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A New Breast Pumping Law Has Gone Into Effect. Here’s What It Means.


Last week, expanded protections for nursing mothers, officially known as the Providing Urgent Maternal Protections for Nursing Mothers Act, or PUMP Act, went into full effect, giving more workers the right to break time and a private space to pump. Congress passed the new legislation in December with large bipartisan support, but it was rolled out in phases to give employers time to adjust to the new requirements.

Building on a 2010 law, which compelled employers to provide breastfeeding accommodations, the PUMP Act was introduced in Congress in 2021. Support grew last summer amid the baby formula shortage and after the American Academy of Pediatrics issued new guidelines that support breastfeeding for two years or more. These events kicked off “a healthy debate” around the lack of institutional support for parents, said Sarah Brafman, a national policy director at A Better Balance, a nonprofit advocacy organization that helped draft the legislation. “There was a recognition that we need to be doing more to support pregnant and postpartum people,” she said.

More than 80 percent of babies born in the United States start out receiving some breast milk, but at six months of age, just 56 percent do. Research has shown that working mothers who have adequate time and space to pump are 2.3 times more likely to be exclusively breastfeeding at six months than those without such access.

“We know breastfeeding rates go down dramatically at return to work,” said Dr. Casey Rosen-Carole, director of the breastfeeding and lactation medicine program at the University of Rochester Medical Center. “Part of the reason for that is that if you’re not emptying your breasts regularly, your milk supply goes down. And if your milk supply goes down, gradually, breastfeeding ceases.”

In 2010, Congress included a provision in the Affordable Care Act that required employers to provide nursing mothers with “reasonable break time” and a private space “other than a bathroom” for one year after a child’s birth.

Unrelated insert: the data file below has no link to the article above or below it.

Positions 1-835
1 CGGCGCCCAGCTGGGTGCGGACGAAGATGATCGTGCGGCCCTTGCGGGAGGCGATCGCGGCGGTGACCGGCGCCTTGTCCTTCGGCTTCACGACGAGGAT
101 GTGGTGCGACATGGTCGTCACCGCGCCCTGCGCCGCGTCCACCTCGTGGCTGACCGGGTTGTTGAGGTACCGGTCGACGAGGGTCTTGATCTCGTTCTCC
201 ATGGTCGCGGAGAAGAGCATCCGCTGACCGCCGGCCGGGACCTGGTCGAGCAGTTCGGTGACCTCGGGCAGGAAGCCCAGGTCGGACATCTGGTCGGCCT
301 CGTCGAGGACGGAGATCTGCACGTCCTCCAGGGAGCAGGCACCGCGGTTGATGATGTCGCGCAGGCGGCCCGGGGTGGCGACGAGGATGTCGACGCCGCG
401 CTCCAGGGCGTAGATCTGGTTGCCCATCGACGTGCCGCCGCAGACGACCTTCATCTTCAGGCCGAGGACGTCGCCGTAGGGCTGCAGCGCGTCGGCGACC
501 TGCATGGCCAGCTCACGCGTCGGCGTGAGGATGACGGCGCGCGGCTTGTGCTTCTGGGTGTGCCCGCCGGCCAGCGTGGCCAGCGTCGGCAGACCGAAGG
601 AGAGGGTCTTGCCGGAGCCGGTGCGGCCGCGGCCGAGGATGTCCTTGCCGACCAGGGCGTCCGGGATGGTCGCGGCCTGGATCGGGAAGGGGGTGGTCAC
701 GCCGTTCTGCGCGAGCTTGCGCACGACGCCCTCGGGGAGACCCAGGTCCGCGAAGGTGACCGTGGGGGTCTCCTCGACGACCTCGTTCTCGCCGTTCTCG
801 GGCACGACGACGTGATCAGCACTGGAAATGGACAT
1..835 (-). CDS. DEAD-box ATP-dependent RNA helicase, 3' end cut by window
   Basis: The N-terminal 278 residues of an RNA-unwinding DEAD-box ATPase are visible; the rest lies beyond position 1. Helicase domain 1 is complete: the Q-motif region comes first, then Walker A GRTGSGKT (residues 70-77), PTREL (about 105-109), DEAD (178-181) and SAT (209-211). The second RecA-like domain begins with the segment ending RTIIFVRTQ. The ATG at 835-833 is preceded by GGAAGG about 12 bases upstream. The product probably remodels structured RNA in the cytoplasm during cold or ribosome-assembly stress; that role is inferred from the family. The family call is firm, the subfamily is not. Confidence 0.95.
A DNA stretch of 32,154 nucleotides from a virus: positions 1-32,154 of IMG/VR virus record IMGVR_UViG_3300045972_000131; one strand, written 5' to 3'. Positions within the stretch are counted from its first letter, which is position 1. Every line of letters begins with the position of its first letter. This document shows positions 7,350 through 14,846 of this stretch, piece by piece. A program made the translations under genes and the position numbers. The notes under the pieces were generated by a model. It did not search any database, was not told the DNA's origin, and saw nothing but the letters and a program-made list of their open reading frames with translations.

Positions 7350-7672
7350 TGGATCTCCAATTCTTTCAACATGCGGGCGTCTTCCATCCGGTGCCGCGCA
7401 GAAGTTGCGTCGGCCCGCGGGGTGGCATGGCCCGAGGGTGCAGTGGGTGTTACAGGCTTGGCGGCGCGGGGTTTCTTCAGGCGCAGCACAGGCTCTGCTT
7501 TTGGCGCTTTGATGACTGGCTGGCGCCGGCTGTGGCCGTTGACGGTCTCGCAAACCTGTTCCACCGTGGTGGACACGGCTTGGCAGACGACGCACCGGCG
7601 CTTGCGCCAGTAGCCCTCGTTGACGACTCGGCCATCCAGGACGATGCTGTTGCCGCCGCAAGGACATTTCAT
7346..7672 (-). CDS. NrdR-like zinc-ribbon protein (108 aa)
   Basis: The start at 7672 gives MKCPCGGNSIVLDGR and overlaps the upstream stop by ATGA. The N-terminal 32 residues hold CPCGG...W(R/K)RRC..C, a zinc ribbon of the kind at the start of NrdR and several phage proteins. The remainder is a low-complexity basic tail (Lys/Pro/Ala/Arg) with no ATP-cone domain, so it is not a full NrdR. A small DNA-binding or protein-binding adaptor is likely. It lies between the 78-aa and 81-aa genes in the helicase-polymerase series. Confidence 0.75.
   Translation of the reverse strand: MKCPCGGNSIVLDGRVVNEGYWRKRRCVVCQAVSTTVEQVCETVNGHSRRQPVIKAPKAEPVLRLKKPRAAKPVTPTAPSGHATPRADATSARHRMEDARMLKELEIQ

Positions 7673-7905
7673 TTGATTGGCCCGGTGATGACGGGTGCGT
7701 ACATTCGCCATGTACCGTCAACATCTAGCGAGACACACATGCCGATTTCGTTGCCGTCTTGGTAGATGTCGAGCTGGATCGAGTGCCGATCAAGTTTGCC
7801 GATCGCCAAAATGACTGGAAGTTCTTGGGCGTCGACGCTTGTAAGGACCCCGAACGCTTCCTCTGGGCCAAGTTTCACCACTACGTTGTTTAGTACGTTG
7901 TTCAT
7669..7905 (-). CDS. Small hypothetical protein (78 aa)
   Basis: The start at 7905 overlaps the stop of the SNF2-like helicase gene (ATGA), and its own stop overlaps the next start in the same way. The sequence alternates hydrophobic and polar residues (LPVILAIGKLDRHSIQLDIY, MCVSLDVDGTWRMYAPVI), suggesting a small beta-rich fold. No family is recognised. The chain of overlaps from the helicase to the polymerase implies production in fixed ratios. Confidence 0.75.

But the rule didn’t apply to workers who were exempt from overtime pay, which, according to the Department of Labor, includes those who have managerial duties; work in certain industries, like transportation or agriculture; or work on commission, among other categories. That meant nearly nine million workers of childbearing age didn’t have the protections to pump at work, Ms. Brafman said. There were also very few legal actions a worker could take if their employer denied them breaks or a space to pump — in a 2016 discrimination case, a federal judge described the provision as “toothless.”

The new law covers almost all employees for a year after a child’s birth, with the exception of airline crew and pilots because of airline industry objections, Ms. Brafman said. It also doesn’t apply to certain coach bus and railway workers until 2025.

The law requires that a pumping space must be clean, sanitary, shielded from view and free from intrusion, Ms. Brafman said. It can be permanent or temporary, like a vacated office. The Department of Labor notes that the space must also be “functional,” which means it ideally “has a surface, is close to running water and there is some refrigeration nearby that can be used to store the milk,” Ms. Brafman added. In other words, something like a closet would likely not be considered an adequate space.

If workers are not provided with breaks and adequate space, the law allows them to file either a complaint with the Department of Labor or a lawsuit against their employers. If an employer is found liable, the worker would be entitled to “meaningful remedies,” Ms. Brafman said, including recovery for lost wages, attorney fees or punitive damages for emotional distress or health complications related to the inability to pump.

It can be difficult and awkward to ask for accommodations at work, Dr. Rosen-Carole acknowledged. She said that she sometimes urges the mothers she sees in her clinic to tap into their new parent energy and remind themselves that they’re doing this for their child, and they know their rights. If you feel your employer hasn’t provided suitable accommodations, it may also be helpful to get a note from a health care provider, she said, though it is not necessary.

“I think there’s a lot of misunderstanding and confusion about what it really looks like to pump, so it’s really about having a conversation with your employer” to discuss what accommodations work for you, Ms. Brafman added.

Ultimately, though, the legislation should shift the onus onto employers to proactively support their breastfeeding employees, said Katy Kozhimannil, a professor with the University of Minnesota School of Public Health.

“There’s a lot of advice for people who are breastfeeding and a lot of suggestions for how to get your employer on board,” Dr. Kozhimannil said. “I think that’s too high a burden to put on postpartum people who are working and caring for an infant, and breastfeeding. The PUMP Act really makes it clear that the responsibility lies with the employer, not the employee.”



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